Exploring New World Spices
with Samuel Garrett
August 28, 2014
We’re wrapping up our summer of celebrating Latin flavors! Earlier this season, we introduced you to Cuban Island Spice, Caribbean All-Purpose Curry Powder, and Mapuche Style Merkén Seasoning. We explored Caribbean grilling and took you on a trip to Jamaica. Now, we’re closing out our Pura Vida summer by taking a closer look at our favorite spices native to the Americas: cocoa, vanilla, and chiles. These New World spices have become integral to various cuisines across the globe, and they are some of our favorites to cook with.
Cocoa dates as far back as 1000 BC to ancient Mayan and Aztec civilizations, well before the “New World” was explored by European settlers. When cocoa was brought back to the “Old World” by these explorers, it was combined with sugar and milk to give us what we now know as chocolate. Cocoa comes from a tree (Theobroma cacao) and produces cocoa pods, which are processed to become chocolate, cocoa butter, and cocoa powder. Cocoa trees only grow in tropical regions and cannot be grown outside of a specific geographic range.
Cocoa powder is what we are most familiar with using to impart that recognizable chocolate flavor into our foods. Natural cocoa has been minimally processed, while Dutch cocoa has been treated with an alkali that helps to neutralize cocoa’s natural bitterness. The sweeter Dutch cocoa is a popular ingredient for baked goods and makes a great base for chocolate drinks.
When cocoa powder has been alkalized to an extreme level, the result is what we call black onyx cocoa powder. This produces a dark, purplish black cocoa that has very little bitterness and a much lower fat content. When using black onyx cocoa in baked goods, we recommend replacing 25 to 50 percent of the standard Dutch cocoa in a recipe with black onyx. Using this ratio will produce dark, rich baked goods without losing the moisture. If your recipe is too dry, increase the fat content by adding more shortening, butter, egg yolk or changing to heavier milk; whichever applies to your particular recipe.
Explore the different types of cocoa powders in these recipes:
Vanilla is another spice with roots in ancient Mayan and Aztec cultures. Like cocoa trees, vanilla grows only within a certain region, near the equator, and does not flourish anywhere else. There are a few different types of vanilla beans—Madagascar, Mexican, and Tahitian—each with a slightly different flavor profile.
Madagascar “Bourbon” vanilla beans are what commonly used in recipes. The “Bourbon” associated with Madagascar vanilla has nothing to do with bourbon the alcohol, but is actually a name for the islands that the vanilla beans originate from. These beans are perfect for flavoring ice cream or cookies. Certain savory dishes can even benefit from a dash of vanilla flavor. The Madagascar vanilla flavor can be described as rich and creamy, with moderate tobacco or licorice notes and a slightly woody and prune likeness.
Mexican vanilla beans are very similar to Madagascar; their flavors differ slightly due to their varied growing regions. Mexican vanilla is mellower than Madagascar, with a smooth flavor that can be slightly spicy to the nose. Mexican can be used interchangeably with Madagascar as their flavors are so similar.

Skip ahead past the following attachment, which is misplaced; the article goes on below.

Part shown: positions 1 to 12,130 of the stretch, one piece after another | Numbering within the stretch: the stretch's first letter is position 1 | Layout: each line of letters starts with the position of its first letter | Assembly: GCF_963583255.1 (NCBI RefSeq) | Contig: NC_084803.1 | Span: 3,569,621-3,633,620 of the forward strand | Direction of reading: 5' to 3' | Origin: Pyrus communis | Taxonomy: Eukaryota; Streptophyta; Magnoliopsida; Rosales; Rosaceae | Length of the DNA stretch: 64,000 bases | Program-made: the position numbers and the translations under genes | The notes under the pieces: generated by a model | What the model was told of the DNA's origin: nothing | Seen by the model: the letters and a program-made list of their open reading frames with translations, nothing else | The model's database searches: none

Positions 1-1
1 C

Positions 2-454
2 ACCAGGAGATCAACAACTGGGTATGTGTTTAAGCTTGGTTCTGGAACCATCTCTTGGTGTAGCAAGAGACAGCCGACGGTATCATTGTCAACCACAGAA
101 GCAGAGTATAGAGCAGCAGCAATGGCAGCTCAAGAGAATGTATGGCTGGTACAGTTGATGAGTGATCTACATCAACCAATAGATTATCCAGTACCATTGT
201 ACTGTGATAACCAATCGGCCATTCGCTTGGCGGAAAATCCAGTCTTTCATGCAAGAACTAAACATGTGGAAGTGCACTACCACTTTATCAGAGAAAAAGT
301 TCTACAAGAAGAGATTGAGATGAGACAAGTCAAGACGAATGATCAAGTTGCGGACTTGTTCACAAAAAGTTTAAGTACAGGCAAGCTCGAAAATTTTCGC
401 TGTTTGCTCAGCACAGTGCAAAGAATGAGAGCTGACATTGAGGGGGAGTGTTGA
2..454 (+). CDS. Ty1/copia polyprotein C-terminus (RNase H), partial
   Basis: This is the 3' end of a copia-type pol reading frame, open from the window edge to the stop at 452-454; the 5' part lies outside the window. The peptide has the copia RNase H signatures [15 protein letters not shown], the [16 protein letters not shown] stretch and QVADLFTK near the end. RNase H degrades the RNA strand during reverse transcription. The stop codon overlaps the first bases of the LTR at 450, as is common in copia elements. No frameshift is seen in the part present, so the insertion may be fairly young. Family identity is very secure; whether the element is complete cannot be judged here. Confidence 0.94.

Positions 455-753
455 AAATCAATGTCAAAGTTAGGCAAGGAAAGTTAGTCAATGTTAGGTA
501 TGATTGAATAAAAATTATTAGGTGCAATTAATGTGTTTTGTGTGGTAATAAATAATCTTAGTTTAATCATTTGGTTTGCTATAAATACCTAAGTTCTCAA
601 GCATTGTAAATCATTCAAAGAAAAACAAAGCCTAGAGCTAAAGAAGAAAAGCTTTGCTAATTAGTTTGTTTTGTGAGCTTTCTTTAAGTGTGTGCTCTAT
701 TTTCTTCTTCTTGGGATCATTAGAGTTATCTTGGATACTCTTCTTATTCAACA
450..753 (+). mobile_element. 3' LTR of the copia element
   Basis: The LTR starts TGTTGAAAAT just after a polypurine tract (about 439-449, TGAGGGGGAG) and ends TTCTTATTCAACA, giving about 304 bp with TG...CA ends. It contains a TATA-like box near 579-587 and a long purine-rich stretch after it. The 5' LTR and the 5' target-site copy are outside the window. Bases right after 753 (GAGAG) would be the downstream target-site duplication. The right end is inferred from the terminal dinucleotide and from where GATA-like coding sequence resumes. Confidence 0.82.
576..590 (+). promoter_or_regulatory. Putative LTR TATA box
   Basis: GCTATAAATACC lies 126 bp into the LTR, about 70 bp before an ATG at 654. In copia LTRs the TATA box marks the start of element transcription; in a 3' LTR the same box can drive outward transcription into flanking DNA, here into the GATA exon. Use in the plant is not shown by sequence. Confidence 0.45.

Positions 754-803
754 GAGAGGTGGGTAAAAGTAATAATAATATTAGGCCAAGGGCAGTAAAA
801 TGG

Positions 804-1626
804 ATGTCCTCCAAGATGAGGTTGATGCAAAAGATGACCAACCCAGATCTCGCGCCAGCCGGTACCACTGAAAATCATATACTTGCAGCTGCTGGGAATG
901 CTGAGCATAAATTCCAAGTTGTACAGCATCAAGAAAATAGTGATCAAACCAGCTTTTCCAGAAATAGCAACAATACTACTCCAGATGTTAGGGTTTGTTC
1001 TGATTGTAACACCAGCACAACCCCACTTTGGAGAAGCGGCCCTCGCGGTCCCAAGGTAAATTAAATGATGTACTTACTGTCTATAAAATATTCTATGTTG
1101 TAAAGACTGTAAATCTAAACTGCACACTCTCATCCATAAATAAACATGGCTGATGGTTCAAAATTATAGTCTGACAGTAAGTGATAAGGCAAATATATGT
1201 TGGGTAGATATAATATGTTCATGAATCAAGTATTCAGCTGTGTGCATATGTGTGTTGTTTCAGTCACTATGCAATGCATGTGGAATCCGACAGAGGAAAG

Tahitian vanilla beans have the most distinct and unique vanilla flavor, one which people are most unfamiliar with. These beans have a rich, fruity flavor with many floral notes. They are bigger than normal vanilla beans and yield a large amount of seeds within each bean. Tahitian beans have a more delicate vanilla flavor and can easily be covered up during cooking with other flavors, if you are not careful. The best use for Tahitian vanilla is in recipes where the vanilla flavor can shine, like drinks, sauces, or glazes.
Here are some fun recipes using the different types of vanilla:
Chile peppers are native to the Americas, but once discovered by European explorers, they spread across the world and have become a staple in global cuisine. Chiles are known for their ability to add recognizable heat and spiciness to foods. The heat of every chile varies based on its level of capsaicin—the chemical that gives a chile its intensity.
One of the most well-known and widely used chiles is the jalapeño. This medium-sized chile pepper is commonly picked and consumed while still green, which means they have yet to completely ripen. Occasionally, they are left on the vine to fully ripen and turn a bright red color. When jalapeños turn red and are then smoked, they become chipotle peppers.
Jalapeños are not one of the hotter chiles, as they range only from 2,500 to 10,000 on the Scoville scale. For reference, the Scoville scale measures the heat and intensity of chiles from 0 for a bell pepper to over 1,000,000 for a scorpion chile. While the heat level of chiles can be measured, a person’s reaction to the heat can vary greatly. The more someone eats hot chiles, the more resistant they will become to the heat. For those who are used to eating very spicy foods, the jalapeño may not be that spicy; whereas if you are not used to eating chiles, the jalapeño might make your eyes water!
Jalapeños are versatile chiles and can be used in many applications. They are often used in salsas and other sauces for Mexican and Asian cuisine. You might also find them in various cocktails, like a Bloody Mary or margarita, in order to give a little heat.
Here are some of our favorite recipes using jalapeños: